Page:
by Jonathan Gilliam, Momentum Factor
Over the last year, ever-increasing scrutiny and heavy-handed enforcement by regulators has become more and more commonplace. And the outlook for the future echoes more of the same. This poses an almost insurmountable challenge for businesses not investing significant resources in compliance and monitoring.
Adding to this increased regulation are measures being taken by the U.S. Food & Drug Administration (FDA). Like other regulators, such as the Federal Trade Commission (FTC), the FDA is making a point of upping its game. While the FDA has always been an ardent protector of public health through its enforcement policies, they are adapting to new sales techniques by increasing their scrutiny of social media promotion.
As our world has moved online, especially after the events of the pandemic, sales teams have shifted their tactics to social media platforms. While moving to where consumer audiences spend their time is obviously the right move, keeping sales messages and images in compliance on these rapid-pace platforms has proven a challenge for compliance departments. Armed with this knowledge, the FDA is making a concerted effort to police these channels.
To that end, the FDA has amended the Federal Food, Drug and Cosmetic Act in order to cover misleading labeling and advertising on social media. This amendment not only takes into account representation made or suggested in statement, word, design, devise or any combination of these elements, but also considers any failure to reveal facts with respect to consequences from use or as prescribed. The scrutiny also includes all labels displayed in any marketing or advertising whether written, printed or graphic matter. To top things off, a misbranding charge is supported in the FDA’s eyes by anything said, included on a label or even implied in the message. Proof is solely based on the information provided or lack of information disclosed when referring to risks.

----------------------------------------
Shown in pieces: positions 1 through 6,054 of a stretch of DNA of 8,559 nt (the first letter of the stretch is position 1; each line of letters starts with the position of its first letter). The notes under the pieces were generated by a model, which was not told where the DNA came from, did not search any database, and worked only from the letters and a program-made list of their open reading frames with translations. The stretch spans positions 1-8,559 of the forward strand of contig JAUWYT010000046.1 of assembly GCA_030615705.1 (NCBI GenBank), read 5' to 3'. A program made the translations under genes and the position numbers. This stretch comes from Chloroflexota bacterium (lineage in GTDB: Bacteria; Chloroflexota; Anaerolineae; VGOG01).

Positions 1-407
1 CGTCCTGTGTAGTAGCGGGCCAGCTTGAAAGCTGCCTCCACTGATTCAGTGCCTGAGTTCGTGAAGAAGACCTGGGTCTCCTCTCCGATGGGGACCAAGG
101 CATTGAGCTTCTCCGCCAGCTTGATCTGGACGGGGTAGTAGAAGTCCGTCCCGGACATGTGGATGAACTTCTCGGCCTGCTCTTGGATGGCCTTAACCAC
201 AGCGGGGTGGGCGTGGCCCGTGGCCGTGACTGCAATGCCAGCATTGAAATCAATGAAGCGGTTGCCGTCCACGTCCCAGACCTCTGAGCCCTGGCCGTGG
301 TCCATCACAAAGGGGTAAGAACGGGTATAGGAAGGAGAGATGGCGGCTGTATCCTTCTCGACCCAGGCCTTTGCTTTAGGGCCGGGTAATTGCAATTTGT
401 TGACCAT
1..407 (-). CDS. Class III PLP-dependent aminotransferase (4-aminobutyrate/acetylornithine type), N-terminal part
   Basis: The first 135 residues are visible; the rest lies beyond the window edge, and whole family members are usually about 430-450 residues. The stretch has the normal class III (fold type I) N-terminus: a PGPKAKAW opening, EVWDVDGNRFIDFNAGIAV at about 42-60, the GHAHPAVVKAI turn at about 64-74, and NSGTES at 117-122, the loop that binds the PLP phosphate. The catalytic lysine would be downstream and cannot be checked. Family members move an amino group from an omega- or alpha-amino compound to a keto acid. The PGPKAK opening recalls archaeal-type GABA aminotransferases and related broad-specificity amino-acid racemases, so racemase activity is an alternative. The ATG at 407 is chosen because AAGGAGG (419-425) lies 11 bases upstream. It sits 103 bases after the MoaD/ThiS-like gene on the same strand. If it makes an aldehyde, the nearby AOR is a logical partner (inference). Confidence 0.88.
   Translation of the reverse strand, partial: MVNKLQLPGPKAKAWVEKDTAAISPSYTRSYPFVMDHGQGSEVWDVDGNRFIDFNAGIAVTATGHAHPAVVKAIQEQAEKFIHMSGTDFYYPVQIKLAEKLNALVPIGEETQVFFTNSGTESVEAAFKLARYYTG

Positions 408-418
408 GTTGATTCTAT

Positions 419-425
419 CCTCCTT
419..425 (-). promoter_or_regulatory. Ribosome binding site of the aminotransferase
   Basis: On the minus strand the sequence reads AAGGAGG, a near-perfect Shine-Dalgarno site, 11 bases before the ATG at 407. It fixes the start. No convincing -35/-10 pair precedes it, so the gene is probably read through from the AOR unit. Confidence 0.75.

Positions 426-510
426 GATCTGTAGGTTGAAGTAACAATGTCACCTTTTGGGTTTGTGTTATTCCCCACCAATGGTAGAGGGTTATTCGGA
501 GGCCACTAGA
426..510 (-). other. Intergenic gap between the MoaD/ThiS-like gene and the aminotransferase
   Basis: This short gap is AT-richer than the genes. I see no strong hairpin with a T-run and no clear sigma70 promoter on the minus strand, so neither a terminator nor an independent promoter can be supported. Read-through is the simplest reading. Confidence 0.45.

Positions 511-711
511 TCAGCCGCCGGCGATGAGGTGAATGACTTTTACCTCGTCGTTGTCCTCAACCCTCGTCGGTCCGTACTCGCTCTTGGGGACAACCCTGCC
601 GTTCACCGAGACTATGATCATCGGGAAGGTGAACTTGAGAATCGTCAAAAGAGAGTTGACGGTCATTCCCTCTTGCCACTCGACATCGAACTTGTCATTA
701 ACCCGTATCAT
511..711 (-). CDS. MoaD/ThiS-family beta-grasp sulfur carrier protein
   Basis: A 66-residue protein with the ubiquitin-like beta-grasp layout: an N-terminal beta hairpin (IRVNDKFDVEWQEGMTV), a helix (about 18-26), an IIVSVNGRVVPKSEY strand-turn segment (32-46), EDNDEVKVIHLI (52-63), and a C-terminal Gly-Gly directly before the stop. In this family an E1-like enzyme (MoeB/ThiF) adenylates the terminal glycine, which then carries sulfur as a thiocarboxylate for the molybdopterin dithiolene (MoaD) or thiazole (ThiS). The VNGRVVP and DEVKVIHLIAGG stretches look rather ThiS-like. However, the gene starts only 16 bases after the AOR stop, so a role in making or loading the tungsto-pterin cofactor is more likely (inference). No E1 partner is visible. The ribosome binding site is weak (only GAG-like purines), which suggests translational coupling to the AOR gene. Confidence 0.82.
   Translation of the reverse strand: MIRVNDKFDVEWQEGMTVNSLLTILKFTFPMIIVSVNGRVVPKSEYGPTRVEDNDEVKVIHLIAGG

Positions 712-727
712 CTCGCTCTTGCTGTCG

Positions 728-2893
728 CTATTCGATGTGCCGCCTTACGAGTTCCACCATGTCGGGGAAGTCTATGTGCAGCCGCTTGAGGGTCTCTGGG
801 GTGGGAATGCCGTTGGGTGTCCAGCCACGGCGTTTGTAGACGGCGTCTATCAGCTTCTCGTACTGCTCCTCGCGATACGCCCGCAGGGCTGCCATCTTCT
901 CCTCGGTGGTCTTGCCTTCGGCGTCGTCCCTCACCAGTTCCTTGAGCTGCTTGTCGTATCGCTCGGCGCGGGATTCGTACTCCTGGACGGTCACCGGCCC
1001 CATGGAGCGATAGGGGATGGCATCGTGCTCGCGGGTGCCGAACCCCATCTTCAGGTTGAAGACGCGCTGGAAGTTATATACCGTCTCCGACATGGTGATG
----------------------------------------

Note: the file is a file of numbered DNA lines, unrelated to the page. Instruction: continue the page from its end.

Looking at this amendment, it is easy to see that the FDA is using broad strokes when it comes to reviewing social media promotion in order to not only protect the public but enforce compliance by companies across the board. Additionally, the FDA has made it clear that anything outside of its jurisdiction will be referred to other regulatory agencies, including the FTC.
With all of the above in mind, taking compliance lightly for your company and field is no longer just a risk, it’s a certainty to bring about major regulatory consequences. In order to steer clear of fines, compliance departments not only need to have the full attention and support of company leadership but need the proactive monitoring tools necessary to combat misleading income, product and health claims. Without these measures, agencies like the FDA and FTC are ready to impose considerable fines while making an example out of legit businesses in order to dismantle the direct sales channel. That’s why now is the time to prioritize compliance and keep regulators, including the FDA, at bay.